Whatever the number with which Joao Moreira finishes the 2015-16 season, the lid for this thing will not have been found.
The Brazilian is going to get to 160 wins with a subpar finish, top 170 if he finishes with a flourish and then, whatever that final record is, he’s likely to break it again next year.
The extra five meetings in the season will push the racetally past 800 and the configuration of the extra cards will determine how close to 200 wins Moreira could go.
Of course, as ever, he needs the support, to stay healthy and away from suspensions but the proportion of the extra races at Sha Tin is probably crucial too once you’re getting to an area where 2 or 3 per cent here or there will make the difference.
After our recent look at winning percentages at the different courses between the trainers, we’ve had a peek at the jockeys’ numbers, too. They are a bit more fluid, as jockeys can chop and change all the time, while trainers have a fairly consistent base of talent with which to work.
But if there’s one place that Moreira has got the game parcelled up it’s the main track at Sha Tin, where he won at better than 27 per cent last season and is poking along at just short of that again this term.
He’s much weaker ... all right, that was a beat-up, but the numbers are numbing.
Moreira’s strike rate is a couple of points lower this season at Happy Valley (23.8 per cent) or on the all-weather (21 per cent) and most likely the extra events will be at those tracks, since the new meetings will fill in empty midweek dates.
As we said, though, those numbers are a bit fluid. Moreira also struck at a lower rate at Happy Valley in his two previous campaigns but his 2014-15 season on the dirt saw him at a whopping 29.8 per cent – but even smoothing them out across his full Hong Kong experience, the Magic Man is worth an extra 10 wins a year at Sha Tin.
Accordion effect costs Energetic Class & Co on the A+3 track
It struck us on Sunday that the A+3 track seems to see a lot of messy types of races – you know, like the one that Energetic Class should have won easily after the leaders dropped anchor approaching the home straight and horses were shuffled back and held up.
While winner General Of Patch was always three wide into the breeze – not normally a plus – he did have fluency and consistency to his passage and was able to keep on galloping while others were getting stopped and started behind him.
And there were other races on the day where it seemed something similar happened between about the 600m mark and the 300m, and we have found quite a few others on the A+3 in past meetings.
It seems the culprit could be that quite a few trainers believe that being up on the pace is crucial on the A+3 and instruct their jockeys accordingly.
So we are getting a mad rush early and, by the time they get to the 700m, the riders then realise they have done a bit of work and really need to slow it all down for a breather.
This accordion effect happens, the field packs up behind them and, well, it can get pretty messy. It might be why we do see winners sitting wide on the A+3 because they get that uninterrupted flow forward.
So do the trainers have a point? Well, statistically, perhaps but it’s a qualified yes.
Looking back at the last 500 circle races run on the A+3, the importance of being in the first five at the 800m –i.e. where the last bend begins – is significant.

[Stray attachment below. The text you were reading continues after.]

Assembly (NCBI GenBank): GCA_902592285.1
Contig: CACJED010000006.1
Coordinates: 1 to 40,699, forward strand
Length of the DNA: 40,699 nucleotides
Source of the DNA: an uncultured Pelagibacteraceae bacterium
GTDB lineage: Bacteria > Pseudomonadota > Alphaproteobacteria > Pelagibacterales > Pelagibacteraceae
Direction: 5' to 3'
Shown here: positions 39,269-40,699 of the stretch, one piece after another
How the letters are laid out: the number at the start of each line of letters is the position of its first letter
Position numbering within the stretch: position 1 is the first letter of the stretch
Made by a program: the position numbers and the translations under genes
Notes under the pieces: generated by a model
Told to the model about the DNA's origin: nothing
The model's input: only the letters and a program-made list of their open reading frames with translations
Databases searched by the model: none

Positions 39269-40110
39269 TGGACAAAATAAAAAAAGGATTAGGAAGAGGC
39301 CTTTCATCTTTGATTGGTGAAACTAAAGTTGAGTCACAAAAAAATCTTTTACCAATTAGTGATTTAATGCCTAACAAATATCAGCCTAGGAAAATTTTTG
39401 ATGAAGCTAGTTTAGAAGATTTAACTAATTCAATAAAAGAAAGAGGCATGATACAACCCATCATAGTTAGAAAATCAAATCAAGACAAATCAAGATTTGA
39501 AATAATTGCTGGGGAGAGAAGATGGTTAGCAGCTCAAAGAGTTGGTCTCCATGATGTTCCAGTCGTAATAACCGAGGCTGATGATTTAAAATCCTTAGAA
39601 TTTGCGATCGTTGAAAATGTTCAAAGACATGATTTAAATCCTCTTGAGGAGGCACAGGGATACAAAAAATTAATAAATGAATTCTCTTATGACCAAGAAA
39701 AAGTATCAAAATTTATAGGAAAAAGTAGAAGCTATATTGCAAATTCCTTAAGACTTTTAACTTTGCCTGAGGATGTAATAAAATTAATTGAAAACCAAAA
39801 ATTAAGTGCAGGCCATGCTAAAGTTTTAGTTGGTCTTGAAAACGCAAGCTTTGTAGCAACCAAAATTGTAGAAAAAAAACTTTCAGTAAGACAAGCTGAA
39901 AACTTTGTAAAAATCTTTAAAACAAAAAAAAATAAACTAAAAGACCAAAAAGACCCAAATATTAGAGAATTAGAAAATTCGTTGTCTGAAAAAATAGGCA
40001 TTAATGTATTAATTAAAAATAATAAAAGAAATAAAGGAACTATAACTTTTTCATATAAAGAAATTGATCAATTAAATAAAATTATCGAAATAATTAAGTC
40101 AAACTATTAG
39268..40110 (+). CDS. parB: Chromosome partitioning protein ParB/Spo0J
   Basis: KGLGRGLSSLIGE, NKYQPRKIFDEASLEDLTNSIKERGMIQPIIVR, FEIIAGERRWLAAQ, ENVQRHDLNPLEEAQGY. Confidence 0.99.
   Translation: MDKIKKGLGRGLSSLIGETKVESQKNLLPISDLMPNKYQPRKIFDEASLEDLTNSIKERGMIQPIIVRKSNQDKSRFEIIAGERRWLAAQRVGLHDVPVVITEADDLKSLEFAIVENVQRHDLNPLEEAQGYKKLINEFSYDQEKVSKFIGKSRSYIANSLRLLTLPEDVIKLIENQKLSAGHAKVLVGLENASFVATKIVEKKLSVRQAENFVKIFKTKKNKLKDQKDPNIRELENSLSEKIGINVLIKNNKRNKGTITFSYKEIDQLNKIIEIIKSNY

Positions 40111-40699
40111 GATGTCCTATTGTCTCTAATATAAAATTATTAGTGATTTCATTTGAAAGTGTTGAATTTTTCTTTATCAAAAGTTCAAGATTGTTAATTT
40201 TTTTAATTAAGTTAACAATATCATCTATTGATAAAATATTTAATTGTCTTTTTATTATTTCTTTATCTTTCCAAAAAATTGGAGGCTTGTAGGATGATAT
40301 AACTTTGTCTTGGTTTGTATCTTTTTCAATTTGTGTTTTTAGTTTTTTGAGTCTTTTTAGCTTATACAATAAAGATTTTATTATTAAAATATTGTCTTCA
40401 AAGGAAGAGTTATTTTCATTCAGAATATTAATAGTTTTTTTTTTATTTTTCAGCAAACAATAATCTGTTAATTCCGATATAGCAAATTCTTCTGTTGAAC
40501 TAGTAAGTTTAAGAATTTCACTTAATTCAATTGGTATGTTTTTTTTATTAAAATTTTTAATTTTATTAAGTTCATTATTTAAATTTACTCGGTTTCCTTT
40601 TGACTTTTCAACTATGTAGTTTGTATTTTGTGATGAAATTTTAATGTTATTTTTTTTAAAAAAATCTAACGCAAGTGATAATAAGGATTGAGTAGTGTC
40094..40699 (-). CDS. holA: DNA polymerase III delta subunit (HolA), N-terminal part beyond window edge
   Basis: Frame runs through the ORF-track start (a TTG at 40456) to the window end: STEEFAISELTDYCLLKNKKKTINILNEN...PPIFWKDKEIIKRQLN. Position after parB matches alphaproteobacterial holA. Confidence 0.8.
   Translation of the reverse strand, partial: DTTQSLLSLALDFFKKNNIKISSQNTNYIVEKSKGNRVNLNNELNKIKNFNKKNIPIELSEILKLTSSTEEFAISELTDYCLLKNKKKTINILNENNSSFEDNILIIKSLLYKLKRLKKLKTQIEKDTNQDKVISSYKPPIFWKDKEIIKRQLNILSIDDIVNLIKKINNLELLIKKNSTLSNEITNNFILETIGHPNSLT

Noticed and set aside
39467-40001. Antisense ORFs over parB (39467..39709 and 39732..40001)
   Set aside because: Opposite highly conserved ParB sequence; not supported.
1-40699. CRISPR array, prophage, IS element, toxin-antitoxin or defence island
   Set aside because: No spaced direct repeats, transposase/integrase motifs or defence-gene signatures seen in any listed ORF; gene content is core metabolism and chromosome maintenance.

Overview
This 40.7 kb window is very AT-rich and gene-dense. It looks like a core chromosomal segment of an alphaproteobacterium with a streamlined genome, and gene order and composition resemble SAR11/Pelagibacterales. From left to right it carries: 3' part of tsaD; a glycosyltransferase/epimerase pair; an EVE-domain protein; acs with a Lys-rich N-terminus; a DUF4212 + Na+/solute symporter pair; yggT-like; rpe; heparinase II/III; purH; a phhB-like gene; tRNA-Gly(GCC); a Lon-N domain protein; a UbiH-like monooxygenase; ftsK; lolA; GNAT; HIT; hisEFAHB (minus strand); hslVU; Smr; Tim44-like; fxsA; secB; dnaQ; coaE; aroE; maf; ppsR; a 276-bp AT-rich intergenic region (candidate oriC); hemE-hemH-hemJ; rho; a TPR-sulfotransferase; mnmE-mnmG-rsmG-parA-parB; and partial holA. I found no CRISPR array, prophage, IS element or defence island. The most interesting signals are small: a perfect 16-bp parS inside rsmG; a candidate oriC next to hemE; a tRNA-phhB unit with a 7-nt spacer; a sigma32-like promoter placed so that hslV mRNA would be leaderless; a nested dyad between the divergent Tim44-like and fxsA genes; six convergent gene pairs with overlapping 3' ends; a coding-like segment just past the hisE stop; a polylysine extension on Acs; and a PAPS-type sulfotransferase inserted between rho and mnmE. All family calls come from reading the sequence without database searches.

To compare apples with apples, we thought to compare the same positioning on the A course. On the A track, 51 per cent of the winners are in the first five positions in the call at the 800m, but, on the A+3, those first five in running at the 800m provided 59 per cent of the winners.
Interestingly, whatever statistical advantage there is to being in the first five at the 800m isn’t specifically an A+3 thing – the B+2 (58.6 per cent) and C (56.2 per cent) Sha Tin tracks also show a similar difference from the same positioning on the A course.
But when they get to the 400m, it all evens out so maybe that big early hurry isn’t actually necessary – the first five at the 400m for the A, A+3, B+2 and C courses provide between 67.2 and 69 per cent of the winners on all rail placements.
Un-fanning the flames
Part of this column had originally been earmarked for a shot at the stewards in the heat of the moment after the declaration of Dancing Flames as a starter at Sha Tin on Sunday.
Anyone who follows our Twitter feed will be aware of a comment that the stewards got it wrong, that punters who backed Dancing Flames should have got their money back and the horse declared a non-runner after getting left hopelessly.
Stewards these days are going head-to-head with jockeys when it comes to post-event excuses so as not to hand back any bets but we’ve probably got to concede this one was right.
Watching the start live, it appeared some kind of discourse was taking place between Joao Moreira and the handler, who is holding Dancing Flames’ hood at the moment when the gates opened because it also happened to be a split second after the moment the horse decided to duck his head down.
So the handler got pulled down with him and is trying to pick the head back up when the gates are open. (The argument that the attendant’s hand on the horse didn’t prevent it jumping is a very shallow one, however. Let’s face it, the biggest and best blocker in the NFL could stand directly in front of the horse and do his best and couldn’t prevent it jumping.)
Alas, Moreira told the stewards he was ready. The horse was the fly in the ointment.
Grudgingly, case dismissed. The sudden putting down of the head, well, that’s horses and they do this stuff all the time with no thought of the consequential effects on punters.